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Lankenau Institute for Medical Research discovers human antibody that shows promise against Alzheimer’s disease

Lankenau Medical Center May 11, 2015 Research News

(Wynnewood, PA) – An international research team, led by scientists at the Lankenau Institute for Medical Research (LIMR), part of Main Line Health, has discovered a human antibody that shows promise as a treatment for Alzheimer’s disease (AD), the most common form of dementia. The researchers reported their findings in the April 22, 2015 issue of The Journal of Neuroscience.

The new discovery builds on prior research demonstrating that human serum contains antibodies that recognize and neutralize activity of the toxic beta-amyloid proteins implicated in AD. The research team set out to isolate a single human antibody that is highly specific for beta-amyloid aggregates and to assess whether it has protective effects in animal models. They found such an antibody by studying the immune response of a healthy young volunteer.

“This exciting study demonstrates the potential power of the human immune system to make antibodies we can use to treat diseases,” remarked George Prendergast, PhD, President and CEO of LIMR. “After all, the human immune system has evolved to protect us, and the antibodies it makes reflect that critical role. Artificial systems for making antibodies, using rodents or single-celled organisms, have a much harder time replicating such unique and valuable molecules.”

AD is an age-related, progressive, degenerative dementia characterized by the accumulation of beta-amyloid proteins in the brain and subsequent formation of toxic amyloid aggregates (plaques). Beta-amyloid aggregates are thought to play a primary role in AD pathophysiology—disrupting synaptic and cellular functions and ultimately leading to neurodegenerative, cognitive, and neuropsychiatric symptoms.

The research team, led by LIMR scientist Scott Dessain, MD, PhD, analyzed the immune response of a healthy young person and cloned one antibody—called 3H3—that specifically bound to beta-amyloid aggregates. They found that 3H3 not only prevented the formation of toxic aggregates of beta-amyloid protein in vitro, it potently inhibited the toxic effect of these aggregates in a mouse brain model of human AD.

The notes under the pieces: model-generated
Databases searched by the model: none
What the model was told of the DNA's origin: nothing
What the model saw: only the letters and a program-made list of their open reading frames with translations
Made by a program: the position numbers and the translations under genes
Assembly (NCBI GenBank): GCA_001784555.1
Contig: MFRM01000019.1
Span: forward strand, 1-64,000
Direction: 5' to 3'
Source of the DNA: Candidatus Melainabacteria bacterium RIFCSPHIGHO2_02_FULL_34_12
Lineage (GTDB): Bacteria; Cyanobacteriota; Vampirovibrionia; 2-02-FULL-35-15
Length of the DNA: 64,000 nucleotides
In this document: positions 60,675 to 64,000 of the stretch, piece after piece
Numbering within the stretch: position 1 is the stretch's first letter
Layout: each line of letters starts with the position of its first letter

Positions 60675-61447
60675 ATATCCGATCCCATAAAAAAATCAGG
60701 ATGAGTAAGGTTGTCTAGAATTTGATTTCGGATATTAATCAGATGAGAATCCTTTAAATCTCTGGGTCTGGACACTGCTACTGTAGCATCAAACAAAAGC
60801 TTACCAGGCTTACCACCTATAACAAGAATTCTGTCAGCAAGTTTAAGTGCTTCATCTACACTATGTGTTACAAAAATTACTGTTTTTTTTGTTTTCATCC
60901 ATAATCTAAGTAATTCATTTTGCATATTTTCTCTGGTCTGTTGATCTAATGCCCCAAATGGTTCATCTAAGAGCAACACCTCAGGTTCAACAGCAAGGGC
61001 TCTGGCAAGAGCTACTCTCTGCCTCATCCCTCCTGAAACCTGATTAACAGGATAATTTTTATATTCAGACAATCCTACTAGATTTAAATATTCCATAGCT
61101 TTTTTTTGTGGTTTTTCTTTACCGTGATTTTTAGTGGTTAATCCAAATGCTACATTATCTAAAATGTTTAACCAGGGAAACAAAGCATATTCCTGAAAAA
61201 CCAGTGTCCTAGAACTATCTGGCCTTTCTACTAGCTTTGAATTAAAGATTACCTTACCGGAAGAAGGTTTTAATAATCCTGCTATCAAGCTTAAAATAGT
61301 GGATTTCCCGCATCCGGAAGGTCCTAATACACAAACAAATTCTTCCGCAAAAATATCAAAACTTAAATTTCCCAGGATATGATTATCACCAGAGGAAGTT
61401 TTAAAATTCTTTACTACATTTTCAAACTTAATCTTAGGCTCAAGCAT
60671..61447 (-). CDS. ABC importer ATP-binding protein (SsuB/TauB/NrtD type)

A notable feature of the study was the use of an adeno-associated virus to express a 3H3 antibody fragment in the brains of mice prone to develop beta-amyloid deposition similar to AD. In experiments performed by one of the collaborators, Yona Levites, PhD, the antibody was shown to reduce the load of toxic beta-amyloid in this mouse model of AD. Levites then extended the study to show that 3H3 also reduces deposition of a similar aggregated amyloid protein in a mouse model of familial Danish dementia. These results suggest that the antibody 3H3 may have value as a potential treatment for AD and other amyloid-related diseases in humans.

AD is the most common form of dementia. According to the Alzheimer’s Association, the disease affects 5.3 million Americans and is the sixth-leading cause of deaths in the United States. Current approved treatments address only the symptoms of AD, not the underlying mechanism of the disease.

Until recently, antibodies have failed to show promise as potential treatment for AD in clinical trials. However, in March 2015, Biogen released an interim analysis of data from a Phase 1b trial of aducanumab, which, like 3H3, is an antibody with high affinity for binding toxic beta-amyloid aggregates. The early analysis showed that in patients with AD, aducanumab resulted in a reduction in the levels of amyloid plaques in the brain and significant slowing of cognitive and functional decline, compared to placebo.

Dessain and his LIMR colleagues collaborated with an international research team that included Yona Levites, PhD, and Todd Golde, MD, PhD, of the University of Florida in Gainesville; Brian O’Nuallain, PhD, and Dominic Walsh, PhD, of Brigham and Women’s Hospital in Boston; and Tomas Ondrejcak, PhD, and Michael Rowan, PhD, of Trinity College in Dublin.

The research was supported by the Sharpe-Strumia Research Foundation of Bryn Mawr Hospital, the Edward N. and Della Thome Memorial Foundation, NIH Grant AG18454, and Science Foundation Ireland. Read the full text of the published study.

Levites Y, O’Nuallain B, Puligedda RD, Ondrejcak T, Adekar SP, Chen C, Cruz PE, Rosario AM, Macy S, Mably AJ, Walsh DM, Vidal R, Solomon A, Brown D, Rowan MJ, Golde TE, Dessain SK. A human monoclonal IgG that binds A assemblies and diverse amyloids exhibits anti-amyloid activities in vitro and in vivo. J Neurosci. 2015;35:6265–76.

About Lankenau Institute for Medical Research

Lankenau Institute for Medical Research (LIMR) is a nonprofit biomedical research institute located on the campus of Lankenau Medical Center and is part of Main Line Health. Founded in 1927, LIMR’s mission is to improve human health and well-being. Faculty and staff are devoted to advancing innovative new approaches to formidable medical challenges, including cancer, cardiovascular disease, gastrointestinal disorders and autoimmune diseases, such as diabetes and arthritis. LIMR’s principal investigators conduct basic, preclinical and translational research, using their findings to explore ways to improve disease detection, diagnosis, treatment and prevention. They are committed to extending the boundaries of human health through technology transfer and training of the next generation of scientists and physicians.